Mobility Security — 07 April 2014

alcatel lucent

kevin mcnamee

Mobile Malware

– Kevin McNamee, Director, Alcatel-Lucent Kindsight Security Labs, says:

If 2013 trends are a predictor of what’s to come in 2014, mobile users need to pay particular attention to device security. Growth in smartphone adoption and LTE subscribers provides the means for cyber criminals to target you with their mobile malware.

In the Asia Pacific region, where a surging number of mobile devices are being supported by faster LTE networks carrying substantially more traffic, consumers are vulnerable to malicious malware attacks targeting information residing on their smartphones, tablets and tethered PCs. Additionally, mobile devices owned by the region’s corporate employees can be compromised for cyber espionage. From a remote web-based command centre an attacker can track the phone’s location, download contact lists and personal information, intercept and send message, record conversations and take pictures.

Based on the 20% mobile malware infection increase seen in 2013, Alcatel-Lucent’s Kindsight Security Labs conservatively estimates almost 12 million global devices were infected at any one time. While the average mobile malware rate for 2013 was .06%, its growth shows no signs of slowing. And although home device infection rates are much higher at 10%, it has leveled off and today we see botnets previously reserved for anonymous web browsing activities on home devices making the jump to mobile.

LTE devices are two times more likely to be infected by malware because their owners tend to spend more time browsing the Internet and accessing data. On average, an LTE user will consume twice as much data, including 50% more video, than 3G users. Meanwhile, Android devices are the favorite target of cybercriminals, accounting for 60% of network infections, which most often come from un-policed third party app stores. Window’s laptops accounted for 40% of infections: when tethered to a phone or connected directly through a mobile USB port. Mobile spyware ranked as one of the fastest growing threats to the Bring Your Own Device trend in workplaces. As this video demonstrates, it is easy for a hacker to inject spyware into an application to take control of one’s smartphone or tablet.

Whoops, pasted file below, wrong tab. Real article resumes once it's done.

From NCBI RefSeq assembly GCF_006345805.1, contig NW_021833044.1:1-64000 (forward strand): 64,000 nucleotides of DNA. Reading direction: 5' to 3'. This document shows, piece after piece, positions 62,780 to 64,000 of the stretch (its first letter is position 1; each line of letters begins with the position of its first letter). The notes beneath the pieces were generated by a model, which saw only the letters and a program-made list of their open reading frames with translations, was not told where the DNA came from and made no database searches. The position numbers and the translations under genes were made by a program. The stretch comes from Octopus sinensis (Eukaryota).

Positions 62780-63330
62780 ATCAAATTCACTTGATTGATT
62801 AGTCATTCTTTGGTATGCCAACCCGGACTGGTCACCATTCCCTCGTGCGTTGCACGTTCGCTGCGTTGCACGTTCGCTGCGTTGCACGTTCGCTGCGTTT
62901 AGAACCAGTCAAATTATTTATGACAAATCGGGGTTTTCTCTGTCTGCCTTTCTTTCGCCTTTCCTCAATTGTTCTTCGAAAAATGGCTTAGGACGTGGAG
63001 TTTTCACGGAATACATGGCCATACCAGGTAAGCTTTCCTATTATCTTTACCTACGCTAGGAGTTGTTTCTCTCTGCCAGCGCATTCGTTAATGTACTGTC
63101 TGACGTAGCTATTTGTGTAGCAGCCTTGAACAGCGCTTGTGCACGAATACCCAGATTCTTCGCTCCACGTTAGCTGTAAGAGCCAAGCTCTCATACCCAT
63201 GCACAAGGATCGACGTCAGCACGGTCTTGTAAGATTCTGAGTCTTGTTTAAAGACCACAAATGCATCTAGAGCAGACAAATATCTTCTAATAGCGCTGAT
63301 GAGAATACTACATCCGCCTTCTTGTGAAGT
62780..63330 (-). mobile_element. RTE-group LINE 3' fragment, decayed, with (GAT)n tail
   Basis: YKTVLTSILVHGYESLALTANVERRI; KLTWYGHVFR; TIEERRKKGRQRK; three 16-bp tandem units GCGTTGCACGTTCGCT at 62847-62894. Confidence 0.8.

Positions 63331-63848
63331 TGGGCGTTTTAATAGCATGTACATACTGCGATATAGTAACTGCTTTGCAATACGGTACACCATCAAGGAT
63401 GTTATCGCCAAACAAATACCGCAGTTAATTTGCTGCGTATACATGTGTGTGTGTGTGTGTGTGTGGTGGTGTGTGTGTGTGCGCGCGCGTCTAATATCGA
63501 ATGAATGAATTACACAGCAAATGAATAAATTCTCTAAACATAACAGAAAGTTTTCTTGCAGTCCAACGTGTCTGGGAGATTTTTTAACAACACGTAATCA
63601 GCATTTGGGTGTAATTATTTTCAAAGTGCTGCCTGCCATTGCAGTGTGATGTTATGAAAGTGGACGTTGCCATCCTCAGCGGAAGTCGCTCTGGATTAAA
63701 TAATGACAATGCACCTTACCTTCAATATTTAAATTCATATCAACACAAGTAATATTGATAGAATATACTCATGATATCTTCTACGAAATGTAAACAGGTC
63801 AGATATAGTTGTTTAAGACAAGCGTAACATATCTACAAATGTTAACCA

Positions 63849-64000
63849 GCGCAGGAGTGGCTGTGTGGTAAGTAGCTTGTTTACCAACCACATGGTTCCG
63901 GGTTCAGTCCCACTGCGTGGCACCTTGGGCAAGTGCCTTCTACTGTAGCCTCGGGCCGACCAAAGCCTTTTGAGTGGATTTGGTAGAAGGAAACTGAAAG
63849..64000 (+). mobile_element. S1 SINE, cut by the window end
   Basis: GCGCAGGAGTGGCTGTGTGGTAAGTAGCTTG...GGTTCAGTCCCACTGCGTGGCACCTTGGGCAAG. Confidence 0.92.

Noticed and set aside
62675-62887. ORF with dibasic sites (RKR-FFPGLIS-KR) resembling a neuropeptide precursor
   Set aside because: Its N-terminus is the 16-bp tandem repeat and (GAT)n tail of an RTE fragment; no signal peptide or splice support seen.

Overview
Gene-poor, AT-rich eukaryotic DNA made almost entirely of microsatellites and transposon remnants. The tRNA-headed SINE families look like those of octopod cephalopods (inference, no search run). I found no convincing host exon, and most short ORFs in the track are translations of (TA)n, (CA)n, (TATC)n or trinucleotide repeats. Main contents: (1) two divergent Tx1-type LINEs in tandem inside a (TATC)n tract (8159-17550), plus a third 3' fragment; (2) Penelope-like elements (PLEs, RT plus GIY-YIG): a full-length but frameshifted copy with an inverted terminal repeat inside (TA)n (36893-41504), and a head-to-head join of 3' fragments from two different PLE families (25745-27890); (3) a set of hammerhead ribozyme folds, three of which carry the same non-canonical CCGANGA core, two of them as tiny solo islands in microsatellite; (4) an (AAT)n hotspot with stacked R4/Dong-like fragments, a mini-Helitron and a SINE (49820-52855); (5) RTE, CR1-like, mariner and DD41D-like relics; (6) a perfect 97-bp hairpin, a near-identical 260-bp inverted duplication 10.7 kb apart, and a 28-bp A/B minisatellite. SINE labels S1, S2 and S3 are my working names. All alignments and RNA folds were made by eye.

Despite this, few people install or keep current anti-virus software on their devices. And even when they do, a malicious app can easily evade detection by device based anti-virus as it continually evolves and becomes more sophisticated. As a result, service providers are increasingly offering a more reliable solution — network based anti-virus — to subscribers as a freemium or value added service. When an operator spots malicious or unusual device and network activity on a subscriber device, it immediately sends an alert to the subscriber via email, SMS, push notification or in browser notification to inform them of the threat and to provide instructions on how to remove it.

The exponential growth in smartphone and data usage across the globe will continue to be a catalyst for malware as the increasingly scale in which cyber criminals can have infection success is too irresistible. Smart operators are looking out for health and security of subscriber devices. Preventing information from being stolen or data plans from becoming high jacked and resulting in subscriber bill shock creates customer loyalty and reduces incoming calls into the telco service desk.

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